A significant redesign of Singapore's public sector IT systems will take place next year as part of new measures to safeguard citizens' personal data.
For instance, inactive user accounts will be automatically removed when public servants resign and leave. It is currently a manual process.
Such automation across the public sector is among 24 key recommended measures by the Public Sector Data Security Review Committee (PSDSRC) that are being rolled out after a spate of breaches over the last two years.
In the SingHealth cyber attack disclosed in 2018, the attackers targeted inactive administrator accounts, one of which had an easily cracked password.
Another new data security measure will involve the use of technical and process controls to detect and stop risky user behaviour, such as copying sensitive files from laptops. Users will be prompted to reconsider before clicking to proceed, in order to prevent unintended data leaks.
This will plug gaps in ways similar to how an already installed e-mail control had detected and stopped an attachment containing the contact details and examination results of 6,541 individuals from being accidentally sent by an officer from the Singapore Accountancy Commission to unintended recipients last year.
In its inaugural annual report on the Government's personal data protection efforts yesterday, the Smart Nation and Digital Government Office (SNDGO) said it is on track to roll out all 24 measures by the end of 2023 as part of its $1 billion investment in data security. It has rolled out 18 measures to date.
Explaining why some of the measures can be implemented only next year, the SNDGO said: "These are larger and more complex programmes which require significant re-architecting of the technical systems and would therefore require a longer lead time for implementation."
For instance, the automation of the removal or granting of user access rights to public sector IT systems can be fully implemented across all 2,000 IT systems only by end-2024.
In the interim, a technical system will be used to alert agencies to staff movements and role changes so agencies can manually and promptly remove inactive user accounts.
The PSDSRC framework will replace current practices at public agencies, many of which have devised their own protocols.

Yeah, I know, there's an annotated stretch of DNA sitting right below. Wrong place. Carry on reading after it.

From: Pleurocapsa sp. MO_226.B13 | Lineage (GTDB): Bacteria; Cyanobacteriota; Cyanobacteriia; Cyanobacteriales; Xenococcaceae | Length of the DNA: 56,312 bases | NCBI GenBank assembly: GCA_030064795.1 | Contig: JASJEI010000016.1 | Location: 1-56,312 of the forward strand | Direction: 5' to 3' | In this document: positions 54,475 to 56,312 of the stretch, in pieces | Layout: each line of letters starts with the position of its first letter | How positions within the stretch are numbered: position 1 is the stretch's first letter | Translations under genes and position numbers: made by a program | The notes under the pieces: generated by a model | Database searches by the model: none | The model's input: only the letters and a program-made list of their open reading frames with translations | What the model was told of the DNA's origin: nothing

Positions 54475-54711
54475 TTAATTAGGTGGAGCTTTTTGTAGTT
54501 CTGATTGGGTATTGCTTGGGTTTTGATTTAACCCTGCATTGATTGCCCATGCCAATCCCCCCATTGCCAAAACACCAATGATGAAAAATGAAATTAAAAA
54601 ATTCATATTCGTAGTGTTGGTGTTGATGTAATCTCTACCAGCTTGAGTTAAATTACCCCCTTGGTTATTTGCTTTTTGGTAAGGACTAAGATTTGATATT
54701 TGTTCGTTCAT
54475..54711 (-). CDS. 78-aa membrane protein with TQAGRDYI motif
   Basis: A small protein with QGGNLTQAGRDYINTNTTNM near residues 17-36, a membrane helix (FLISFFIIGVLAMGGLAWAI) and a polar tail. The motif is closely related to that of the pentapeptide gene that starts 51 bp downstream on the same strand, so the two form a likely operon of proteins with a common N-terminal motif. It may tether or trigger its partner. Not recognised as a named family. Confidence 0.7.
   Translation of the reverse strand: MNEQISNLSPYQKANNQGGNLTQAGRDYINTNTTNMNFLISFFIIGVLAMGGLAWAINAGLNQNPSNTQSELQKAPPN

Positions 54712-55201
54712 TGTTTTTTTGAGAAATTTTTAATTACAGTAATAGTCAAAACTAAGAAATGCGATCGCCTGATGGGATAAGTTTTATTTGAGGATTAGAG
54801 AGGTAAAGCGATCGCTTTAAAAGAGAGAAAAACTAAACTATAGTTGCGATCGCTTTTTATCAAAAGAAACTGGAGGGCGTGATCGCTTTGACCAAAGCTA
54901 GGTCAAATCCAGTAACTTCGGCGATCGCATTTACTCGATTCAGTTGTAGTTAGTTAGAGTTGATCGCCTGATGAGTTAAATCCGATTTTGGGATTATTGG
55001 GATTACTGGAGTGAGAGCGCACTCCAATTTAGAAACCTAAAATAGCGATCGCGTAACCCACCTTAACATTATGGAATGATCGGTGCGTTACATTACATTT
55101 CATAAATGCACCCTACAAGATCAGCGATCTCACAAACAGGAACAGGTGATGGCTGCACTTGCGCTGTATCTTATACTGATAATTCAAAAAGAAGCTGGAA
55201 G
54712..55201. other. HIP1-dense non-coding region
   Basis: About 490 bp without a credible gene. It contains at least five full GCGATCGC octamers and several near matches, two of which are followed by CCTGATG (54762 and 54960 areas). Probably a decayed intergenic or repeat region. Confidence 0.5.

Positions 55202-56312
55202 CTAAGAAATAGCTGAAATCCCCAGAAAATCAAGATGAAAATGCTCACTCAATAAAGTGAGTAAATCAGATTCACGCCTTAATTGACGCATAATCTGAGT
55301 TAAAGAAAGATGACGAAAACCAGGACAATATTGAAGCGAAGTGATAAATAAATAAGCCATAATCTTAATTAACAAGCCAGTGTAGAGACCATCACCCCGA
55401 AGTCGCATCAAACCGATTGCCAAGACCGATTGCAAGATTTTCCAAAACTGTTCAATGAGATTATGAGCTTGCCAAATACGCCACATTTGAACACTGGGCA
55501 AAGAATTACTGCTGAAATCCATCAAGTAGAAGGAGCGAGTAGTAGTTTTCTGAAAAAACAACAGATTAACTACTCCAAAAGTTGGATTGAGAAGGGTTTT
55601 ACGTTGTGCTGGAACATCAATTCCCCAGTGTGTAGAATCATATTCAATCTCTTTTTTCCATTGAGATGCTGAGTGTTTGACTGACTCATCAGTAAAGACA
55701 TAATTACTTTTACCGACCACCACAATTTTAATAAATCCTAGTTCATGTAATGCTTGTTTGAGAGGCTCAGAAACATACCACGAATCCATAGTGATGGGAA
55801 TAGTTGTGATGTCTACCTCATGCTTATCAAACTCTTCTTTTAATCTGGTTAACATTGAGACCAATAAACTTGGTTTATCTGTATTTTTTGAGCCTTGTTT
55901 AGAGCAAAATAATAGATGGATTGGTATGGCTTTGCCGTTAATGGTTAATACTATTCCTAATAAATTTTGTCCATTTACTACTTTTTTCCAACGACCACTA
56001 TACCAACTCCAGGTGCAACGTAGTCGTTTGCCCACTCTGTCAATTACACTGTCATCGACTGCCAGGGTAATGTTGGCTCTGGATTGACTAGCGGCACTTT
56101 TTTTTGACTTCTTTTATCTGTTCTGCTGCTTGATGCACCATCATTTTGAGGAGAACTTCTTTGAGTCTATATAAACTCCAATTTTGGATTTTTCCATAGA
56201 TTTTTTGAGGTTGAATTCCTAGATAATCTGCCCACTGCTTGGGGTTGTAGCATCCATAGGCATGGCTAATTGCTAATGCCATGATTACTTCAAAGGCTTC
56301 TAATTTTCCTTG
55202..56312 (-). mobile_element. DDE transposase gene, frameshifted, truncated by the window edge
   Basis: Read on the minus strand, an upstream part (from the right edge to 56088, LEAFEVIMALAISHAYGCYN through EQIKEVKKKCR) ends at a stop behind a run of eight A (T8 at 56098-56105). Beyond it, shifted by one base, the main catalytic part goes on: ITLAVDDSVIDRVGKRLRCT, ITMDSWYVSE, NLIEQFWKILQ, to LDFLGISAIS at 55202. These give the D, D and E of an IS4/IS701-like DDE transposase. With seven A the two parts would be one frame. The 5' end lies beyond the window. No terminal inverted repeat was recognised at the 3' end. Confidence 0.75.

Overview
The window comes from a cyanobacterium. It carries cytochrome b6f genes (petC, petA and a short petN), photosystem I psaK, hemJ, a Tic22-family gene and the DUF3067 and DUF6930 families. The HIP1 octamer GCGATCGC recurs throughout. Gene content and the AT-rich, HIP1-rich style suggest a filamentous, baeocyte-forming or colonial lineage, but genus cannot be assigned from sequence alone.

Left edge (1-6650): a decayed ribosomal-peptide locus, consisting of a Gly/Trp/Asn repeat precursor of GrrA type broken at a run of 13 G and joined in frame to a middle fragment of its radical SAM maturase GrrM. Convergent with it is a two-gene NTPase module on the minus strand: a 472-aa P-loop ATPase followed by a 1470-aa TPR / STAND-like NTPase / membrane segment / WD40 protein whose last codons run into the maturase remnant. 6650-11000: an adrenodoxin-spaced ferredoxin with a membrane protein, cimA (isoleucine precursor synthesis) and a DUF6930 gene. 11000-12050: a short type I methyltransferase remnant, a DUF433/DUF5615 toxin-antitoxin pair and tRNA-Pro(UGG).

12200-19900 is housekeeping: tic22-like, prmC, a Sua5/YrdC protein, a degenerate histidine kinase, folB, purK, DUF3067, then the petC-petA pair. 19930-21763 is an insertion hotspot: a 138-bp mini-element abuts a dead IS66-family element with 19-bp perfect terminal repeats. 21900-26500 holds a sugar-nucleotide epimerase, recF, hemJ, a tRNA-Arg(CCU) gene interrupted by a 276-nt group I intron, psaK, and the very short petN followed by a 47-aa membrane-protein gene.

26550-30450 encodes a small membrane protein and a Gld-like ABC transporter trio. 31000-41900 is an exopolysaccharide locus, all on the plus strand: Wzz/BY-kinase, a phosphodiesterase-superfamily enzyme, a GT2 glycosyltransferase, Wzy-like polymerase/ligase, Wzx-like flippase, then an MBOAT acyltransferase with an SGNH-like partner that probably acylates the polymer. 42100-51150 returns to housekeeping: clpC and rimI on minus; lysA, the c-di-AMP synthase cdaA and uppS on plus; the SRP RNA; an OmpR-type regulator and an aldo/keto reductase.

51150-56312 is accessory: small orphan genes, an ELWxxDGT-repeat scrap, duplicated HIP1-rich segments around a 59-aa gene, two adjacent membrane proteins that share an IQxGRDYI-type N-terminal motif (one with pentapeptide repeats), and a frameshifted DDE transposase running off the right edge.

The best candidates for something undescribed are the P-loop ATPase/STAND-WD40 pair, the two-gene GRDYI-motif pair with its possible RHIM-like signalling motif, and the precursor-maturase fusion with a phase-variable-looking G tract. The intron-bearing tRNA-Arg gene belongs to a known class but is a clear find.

The committee was convened by Prime Minister Lee Hsien Loong in March last year following a spate of cyber security breaches, including the SingHealth incident in June 2018.
Hackers then stole the data of 1.5 million patients and the outpatient prescription information of 160,000 people.
Also starting from March next year, all public agencies must carry out cyber and data security incident drills annually to ensure they are prepared when breaches occur.
This complements another measure that was launched on the SNDGO website in April to allow members of the public to report data breaches involving public agencies.
In its annual report, the SNDGO also highlighted plans to provide new guidelines by the end of this year aimed at helping public agencies use biometric data responsibly.
"Biometric data is increasingly being used as a convenient and secure form of identity verification for access to digital services and secure premises," it said.
An example of that is SingPass face verification, which was launched in September.
It allows people to scan their faces remotely on their mobile phones to verify who they are without having to upload pictures of their NRIC or show up in person to perform actions such as opening a bank account.
"Biometric data has unique characteristics that set it apart from other types of personal data," said the SNDGO in its report.
"For example, biometric data is often immutable, that is, it cannot be easily replaced once compromised."